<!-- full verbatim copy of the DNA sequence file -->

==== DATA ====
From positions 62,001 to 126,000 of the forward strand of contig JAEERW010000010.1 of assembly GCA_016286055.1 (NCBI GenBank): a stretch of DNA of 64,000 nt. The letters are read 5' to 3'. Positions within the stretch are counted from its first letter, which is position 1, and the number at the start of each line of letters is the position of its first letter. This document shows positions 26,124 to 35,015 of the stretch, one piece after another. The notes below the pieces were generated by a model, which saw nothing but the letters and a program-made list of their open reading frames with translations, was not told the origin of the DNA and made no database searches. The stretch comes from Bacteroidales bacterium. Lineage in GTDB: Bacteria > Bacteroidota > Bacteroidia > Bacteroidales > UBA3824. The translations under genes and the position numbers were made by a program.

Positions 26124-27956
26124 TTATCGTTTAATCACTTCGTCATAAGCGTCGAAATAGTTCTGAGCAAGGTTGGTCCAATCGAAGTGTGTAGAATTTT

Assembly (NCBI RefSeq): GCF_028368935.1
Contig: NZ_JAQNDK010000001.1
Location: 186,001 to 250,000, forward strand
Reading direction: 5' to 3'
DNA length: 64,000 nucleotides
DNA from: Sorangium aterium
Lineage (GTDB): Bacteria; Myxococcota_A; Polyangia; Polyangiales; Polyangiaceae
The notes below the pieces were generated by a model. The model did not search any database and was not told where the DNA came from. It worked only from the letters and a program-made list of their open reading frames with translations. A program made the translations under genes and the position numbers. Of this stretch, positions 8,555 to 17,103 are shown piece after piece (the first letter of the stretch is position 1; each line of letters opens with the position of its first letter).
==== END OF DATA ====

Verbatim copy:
From positions 62,001 to 126,000 of the forward strand of contig JAEERW010000010.1 of assembly GCA_016286055.1 (NCBI GenBank): a stretch of DNA of 64,000 nt. The letters are read 5' to 3'. Positions within the stretch are counted from its first letter, which is position 1, and the number at the start of each line of letters is the position of its first letter. This document shows positions 26,124 to 35,015 of the stretch, one piece after another. The notes below the pieces were generated by a model, which saw nothing but the letters and a program-made list of their open reading frames with translations, was not told the origin of the DNA and made no database searches. The stretch comes from Bacteroidales bacterium. Lineage in GTDB: Bacteria > Bacteroidota > Bacteroidia > Bacteroidales > UBA3824. The translations under genes and the position numbers were made by a program.

Positions 26124-27956
26124 TTATCGTTTAATCACTTCGTCATAAGCGTCGAAATAGTTCTGAGCAAGGTTGGTCCAATCGAAGTGTGTAGAATTTT

Assembly (NCBI RefSeq): GCF_028368935.1
Contig: NZ_JAQNDK010000001.1
Location: 186,001 to 250,000, forward strand
Reading direction: 5' to 3'
DNA length: 64,000 nucleotides
DNA from: Sorangium aterium
Lineage (GTDB): Bacteria; Myxococcota_A; Polyangia; Polyangiales; Polyangiaceae
The notes below the pieces were generated by a model. The model did not search any database and was not told where the DNA came from. It worked only from the letters and a program-made list of their open reading frames with translations. A program made the translations under genes and the position numbers. Of this stretch, positions 8,555 to 17,103 are shown piece after piece (the first letter of the stretch is position 1; each line of letters opens with the position of its first letter).